DuPage County Board Chairman Bob Schillerstrom dropped out of the Republican race for governor Friday morning and threw his support to former Illinois Attorney General Jim Ryan. Insert your own joke here as you try to quantify that support.
DuPage County Board Chairman Bob Schillerstrom dropped out of the Republican race for governor Friday morning and threw his support to former Illinois Attorney General Jim Ryan.
Insert your own joke here as you try to quantify that support.
The decision also pretty much resolves any doubt about whether Schillerstrom would live up to his promise to serve only one term.
Holmes and Watson. Batman and Robin. Starsky and Hutch. Pinky and the Brain.
Throughout history there have been great duos in popular literature, entertainment, super-herodom and whatever. About to join the list, from the world of politics, is Dillard and Edgar.
That's Dillard as in Sen. Kirk Dillard of Hinsdale, a Republican candidate for governor. And it's Edgar as in former Gov. Jim Edgar, also a Republican. (Did you know that Dillard once worked as Edgar's chief of staff? Bet you haven't heard that one before).
Some of you may be confused and thinking that Dillard and Edgar are running as a team, just as Andy McKenna and Sen. Matt Murphy are running together. That's because it's almost impossible to hear the name Dillard without also hearing the name Edgar. Dillard makes sure that happens.
However, Edgar is not running for anything this year. He endorsed Dillard and Dillard is riding that endorsement for all it is worth. Sometimes the ride can stretch the heroic accomplishments a bit.
"In 1994, our administration, the Edgar administration, made (House Speaker) Mike Madigan Minority Leader Madigan," Dillard told the State Journal-Register editorial board last week. It was a reference to the national Republican landslide that year which, among other things, resulted in a GOP-controlled Illinois House. For the record, Dillard left his post as Edgar's chief-of-staff in 1993.
Just for fun, the next time you hear Dillard at an extended radio or TV interview or at a debate, try to guess how many times he will work "Jim Edgar" or simply "Edgar" into the conversation. Set an over/under number and see how close you come. Hint: Don't set the number too low.
Among other things, the candidate endorsement process has run amok this campaign season.
It's probably because of the large numbers of candidates running for statewide offices. It's compounded by the large number of candidates running for lieutenant governor, an office with no real duties, no real issues and no real need for being. Given that, one of the few ways to differentiate the candidates is by their endorsements.
What's happened is that just about any endorsement a candidate for anything receives merits a news release. While the mayor of Marion endorsing McKenna for governor may be big news in the greater metropolitan Marion area, it probably won't be moving the needle much in DuPage County. Similarly, it's hard to imagine Marion Republicans getting much excited about some township official in DuPage choosing a candidate.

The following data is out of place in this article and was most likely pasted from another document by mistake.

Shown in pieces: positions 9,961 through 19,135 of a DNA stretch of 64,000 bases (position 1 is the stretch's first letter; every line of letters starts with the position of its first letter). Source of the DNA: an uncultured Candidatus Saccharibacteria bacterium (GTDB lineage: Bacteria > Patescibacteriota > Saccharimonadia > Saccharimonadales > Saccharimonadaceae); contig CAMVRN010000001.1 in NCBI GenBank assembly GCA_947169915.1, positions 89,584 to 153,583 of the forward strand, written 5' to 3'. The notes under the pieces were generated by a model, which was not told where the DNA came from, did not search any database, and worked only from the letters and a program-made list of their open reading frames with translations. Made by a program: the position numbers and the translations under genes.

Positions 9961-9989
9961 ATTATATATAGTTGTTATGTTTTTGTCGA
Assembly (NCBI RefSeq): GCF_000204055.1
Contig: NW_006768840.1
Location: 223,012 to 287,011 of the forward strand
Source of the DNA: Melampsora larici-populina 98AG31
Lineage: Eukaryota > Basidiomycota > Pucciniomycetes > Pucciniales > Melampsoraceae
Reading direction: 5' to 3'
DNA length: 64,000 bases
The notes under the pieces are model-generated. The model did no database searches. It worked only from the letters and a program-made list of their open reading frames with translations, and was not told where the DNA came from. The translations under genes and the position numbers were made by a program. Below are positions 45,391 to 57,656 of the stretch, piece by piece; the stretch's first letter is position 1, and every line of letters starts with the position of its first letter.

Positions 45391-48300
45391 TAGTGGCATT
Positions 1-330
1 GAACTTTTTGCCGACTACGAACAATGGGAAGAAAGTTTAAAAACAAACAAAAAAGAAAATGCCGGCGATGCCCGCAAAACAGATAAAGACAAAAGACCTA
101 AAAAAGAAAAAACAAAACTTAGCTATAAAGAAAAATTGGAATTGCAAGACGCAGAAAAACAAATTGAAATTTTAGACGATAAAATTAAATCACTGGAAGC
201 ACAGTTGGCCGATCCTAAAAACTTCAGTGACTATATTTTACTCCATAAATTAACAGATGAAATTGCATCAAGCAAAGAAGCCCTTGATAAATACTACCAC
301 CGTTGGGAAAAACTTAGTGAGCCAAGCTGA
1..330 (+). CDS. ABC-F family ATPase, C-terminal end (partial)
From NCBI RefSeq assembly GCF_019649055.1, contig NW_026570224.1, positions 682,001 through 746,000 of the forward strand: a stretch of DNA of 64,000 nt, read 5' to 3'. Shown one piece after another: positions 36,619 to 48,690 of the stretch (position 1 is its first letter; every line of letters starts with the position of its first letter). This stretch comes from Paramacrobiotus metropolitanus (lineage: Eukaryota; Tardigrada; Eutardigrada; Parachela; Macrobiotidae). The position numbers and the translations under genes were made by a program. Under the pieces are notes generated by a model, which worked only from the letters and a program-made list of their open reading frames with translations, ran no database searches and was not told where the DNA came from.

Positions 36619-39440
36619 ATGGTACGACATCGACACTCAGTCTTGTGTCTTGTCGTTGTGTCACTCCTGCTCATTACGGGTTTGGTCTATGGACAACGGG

Every candidate has done it to some degree, but maybe our favorite so far is Comptroller Dan Hynes, who is running in the gubernatorial primary against fellow Democrat Gov. Pat Quinn. His campaign put out a release of endorsements last week that included William “Dock” Walls, a perennial candidate for office and most recently a Democratic candidate for governor who withdrew as his candidacy was challenged by Quinn supporters.
The Illinois Policy Institute tossed its two cents into the debate about how to deal with the state's crushing pension debt.
The issue can be resolved, the institute said, without a tax increase by following some specific steps. The first step is to freeze state spending at current levels for three years. No increase for schools, no increase for health care, no increase for anything. That will free up money that can be used to pay down pension debt.
Certainly the state's pension debt is a major problem that needs to be addressed and too often is shoved to the background. But a plan that calls for freezing state spending at current levels for three years in order to pay off pension debt? Makes you wonder if medical marijuana had any role.
In the Republican race for U.S. Senate, Patrick Hughes recently blasted U.S. Rep. Mark Kirk, R-Highland Park for being "extraordinarily moderate to liberal." Ouch, that's gotta hurt. In today's political climate the last thing you want is to be known as an extreme moderate.
Doug Finke can be reached at (217) 788-1527 or email@example.com.